One man's journey to trace the 160 or so traditional bathing places along the now-polluted river
When American researcher William Forbes recently surveyed some of the temples and ghats along the Bagmati River to see if they survived the earthquake, he was greeted with much enthusiasm at a small tirtha just north of Pashupatinath called Hatyamochan.
The smiling face was of social worker Rohit Limbu, who has made it his personal mission to preserve the temple. Limbu led restoration of an old well which is now being used as a sacred bathing spot for women during Rishi Panchami. “I dreamt about you the other night,” Limbu told Forbes. “You were one of the few people who believed in my dream, and look what happened.”
Like Limbu, Forbes’ relationship with the Bagmati is one of preservation and appreciation. In 2013, when various social organisations launched the Bagmati Clean Up Campaign, Forbes embarked on a challenging mission of his own: to trace the 160 or so traditional bathing places along the now-polluted river.
Better known as ‘Swayambhu Billy’, the longterm Kathmandu resident till then had been translating ninth-century Sanskrit texts called Nepala-Mahatmya and Himavatkhanda into English. Forbes’ first translation, published as The Glory of Nepal in 2000, focused on the mythology of the Kathmandu Valley that retraced an ancient pilgrimage route.
For his second book, Forbes sought to translate Sanskrit and Nepali sources describing Nepal’s holiest river. The translations include the geo-mythological origins of the Bagmati traced to Shiva’s laughter. “That booming laughter rolled out of his mouth took the forms of an unsullied river, swirling with sacred water, and whitened by foamy waves,” the text reads, clarifying the meaning of Bagmati: ‘Replete with the Voice’. Forbes also painstakingly noted the 1,000 names of the goddess Bagmati, chanted during special worships.
The text goes on to translate an account of the annual nine-day Bagmati pilgrimage conducted in Baishak (April-May), written by Damodara Paikurel from Naxal in the 1950s. “It describes a verdant valley, much of it forested, with arteries of crystal clear water flowing through it,” says Forbes.
However, since the passing of Tirtha Guru of Pashupatinath, who used to guide devotees, the Bagmati pilgrimage seems to have become a thing of the past. “Before he passed away in 1999, the guru told me no one came to him for guidance on the Kathmandu pilgrimage, but he still instructed five to six people on the Bagmati Yatra each year. After his death no one has taken over his role and I am under the impression no one walked the Bagmati since,” says Forbes.
GUARDIANS OF GHATS: Rohit Limbu (left) and William Forbes are among few working to preserve the Bagmati ghats.
Without a guide, finding the holy places along the river proved a challenge for the American translator. The starting point at Katuval Daha, below Chobar, proved inaccessible. “The river there is very polluted and full of industrial foam. During the annual festival, people no longer bathe in the river. From here till Chobar I was unable to find any temples or lingams,” recounts Forbes.
Between Guheshwori and Khokana again it was difficult to walk along the river. However, from Khokana till Bagdwar inside the Shivapuri National Park, conditions were much better as the source appeared as clean as it was during the times when Shiva laughed.
As the river has become a symbol for everything that went wrong in modern Nepal, it is the work of such activists and that of social workers like Limbu that give hope for Bagmati. Last August during Rishi Panchami, Limbu counted over 7,000 women bathing at Hatyamochan. Although few people still bathe in the river and many temples were badly damaged by the earthquake, the religious and cultural significance of the Bagmati River is being kept alive.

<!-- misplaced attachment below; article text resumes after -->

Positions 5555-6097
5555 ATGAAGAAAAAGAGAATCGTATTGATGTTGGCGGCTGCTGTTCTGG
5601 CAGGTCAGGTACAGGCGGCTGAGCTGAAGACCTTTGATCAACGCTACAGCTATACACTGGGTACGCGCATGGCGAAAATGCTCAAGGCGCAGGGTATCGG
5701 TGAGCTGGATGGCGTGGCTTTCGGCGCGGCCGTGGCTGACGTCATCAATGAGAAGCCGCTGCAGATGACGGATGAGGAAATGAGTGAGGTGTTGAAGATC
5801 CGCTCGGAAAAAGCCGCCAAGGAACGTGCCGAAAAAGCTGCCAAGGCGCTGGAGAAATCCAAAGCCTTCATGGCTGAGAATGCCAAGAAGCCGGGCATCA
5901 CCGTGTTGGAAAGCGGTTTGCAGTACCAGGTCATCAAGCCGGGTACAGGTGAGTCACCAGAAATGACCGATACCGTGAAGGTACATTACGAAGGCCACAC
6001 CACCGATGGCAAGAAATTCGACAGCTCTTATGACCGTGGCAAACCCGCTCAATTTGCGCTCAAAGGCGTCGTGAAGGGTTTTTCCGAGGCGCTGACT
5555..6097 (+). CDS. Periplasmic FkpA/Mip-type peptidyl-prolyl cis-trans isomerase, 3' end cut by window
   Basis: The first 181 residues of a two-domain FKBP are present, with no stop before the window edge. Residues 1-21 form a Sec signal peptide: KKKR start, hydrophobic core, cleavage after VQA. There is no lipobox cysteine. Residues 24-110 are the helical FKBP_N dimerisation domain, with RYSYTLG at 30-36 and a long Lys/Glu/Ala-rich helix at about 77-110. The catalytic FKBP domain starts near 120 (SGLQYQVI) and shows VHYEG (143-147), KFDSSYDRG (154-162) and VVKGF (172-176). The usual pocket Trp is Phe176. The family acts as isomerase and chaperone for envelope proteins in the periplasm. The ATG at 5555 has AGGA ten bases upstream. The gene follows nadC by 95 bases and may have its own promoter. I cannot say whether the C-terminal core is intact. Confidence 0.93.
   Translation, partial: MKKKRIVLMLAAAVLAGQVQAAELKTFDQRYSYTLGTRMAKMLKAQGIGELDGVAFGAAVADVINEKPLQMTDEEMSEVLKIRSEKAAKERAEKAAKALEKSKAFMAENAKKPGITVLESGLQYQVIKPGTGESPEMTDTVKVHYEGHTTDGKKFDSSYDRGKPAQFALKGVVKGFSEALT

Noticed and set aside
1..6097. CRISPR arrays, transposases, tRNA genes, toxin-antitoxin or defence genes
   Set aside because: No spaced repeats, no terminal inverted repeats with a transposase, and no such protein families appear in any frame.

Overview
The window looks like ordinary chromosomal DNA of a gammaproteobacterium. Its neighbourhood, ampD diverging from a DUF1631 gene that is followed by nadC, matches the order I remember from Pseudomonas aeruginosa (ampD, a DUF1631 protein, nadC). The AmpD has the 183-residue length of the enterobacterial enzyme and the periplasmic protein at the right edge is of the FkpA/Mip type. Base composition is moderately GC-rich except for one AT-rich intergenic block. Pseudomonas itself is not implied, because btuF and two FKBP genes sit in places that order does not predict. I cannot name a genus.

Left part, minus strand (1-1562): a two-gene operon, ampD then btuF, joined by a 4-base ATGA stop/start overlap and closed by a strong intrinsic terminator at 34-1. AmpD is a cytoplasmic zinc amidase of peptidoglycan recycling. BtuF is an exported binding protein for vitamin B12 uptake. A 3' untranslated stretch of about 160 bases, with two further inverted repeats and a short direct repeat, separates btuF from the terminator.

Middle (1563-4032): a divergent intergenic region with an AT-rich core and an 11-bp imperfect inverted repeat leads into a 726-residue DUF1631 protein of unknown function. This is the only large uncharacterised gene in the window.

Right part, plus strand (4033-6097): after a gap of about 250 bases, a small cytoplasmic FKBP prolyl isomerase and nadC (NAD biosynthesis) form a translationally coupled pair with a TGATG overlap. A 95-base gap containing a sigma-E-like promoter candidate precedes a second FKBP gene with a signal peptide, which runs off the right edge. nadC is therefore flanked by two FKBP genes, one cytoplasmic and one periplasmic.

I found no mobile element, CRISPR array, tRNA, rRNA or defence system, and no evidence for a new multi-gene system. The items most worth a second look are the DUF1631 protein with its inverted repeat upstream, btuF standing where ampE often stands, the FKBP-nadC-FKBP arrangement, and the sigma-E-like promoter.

Forbes’ book, The Holy Bagmati River, might play an important role in the preservation of its spiritual heritage.
PICS: YUWEI LIEU
Located inside Shivapuri National Park, this brass tiger spout is the pristine source of the Bagmati river.
2. Sundari Mai
The temple is located in the middle of the Sundarijal forest with the crystal clear waters of Bagmati as they tumble over boulders. A dip here is supposed to wash away sins commited by devotees in seven previous lives.
3. Uttara bahini
The clear water flowing down from Sundari Mai turns into a murkier brown as it flows past this temple.
Situated at the confluence of the Bagmati and the Chandrabhaga rivulet, the river now functions more as a dumping site than a pilgrimage site. Wastes from rituals are mindlessly thrown into the river.
A few kilometers downstream from Gokarneshwor is Hatyamochan. Bathing here can cleanse the sin of even killing a Brahmin, it is believed.
This is the holiest of holies, and used to be much dirtier and smellier until the Pashupati Development Trust started managing the temple premises.
Once known to elevate pilgrims bathing here into a state of nirvana, the place has now become home to scavenging animals and birds.
8. Kal mochan
The Bagmati's floodplain here below the bridge used to be wide and the waters clear. Today the smelly black water flows through a canyon. Still, bathing here is believed to bless one with virtues.
9. Pachali Bhairav
Plastic bags, bottles, shoes and clothes floating in the polluted waters of the Bagmati are a common sight along what used to be a holy ghat.
10. Teku Doban
The Vishnumati merges with Bagmati at this point. Still regarded as a holy bathing place, only the most faithful pilgrims approach the fetid water here.
11. Jal Vinayak
This Ganesh temple located just below the Chobar gorge is where the Bagmati exits the Valley carrying with it the capital's waste.
Coming soon: The Bagmati Heritage Walkway, Tufan Neupane
Reviving the river
An unholy holy river, Pranaya SJB Rana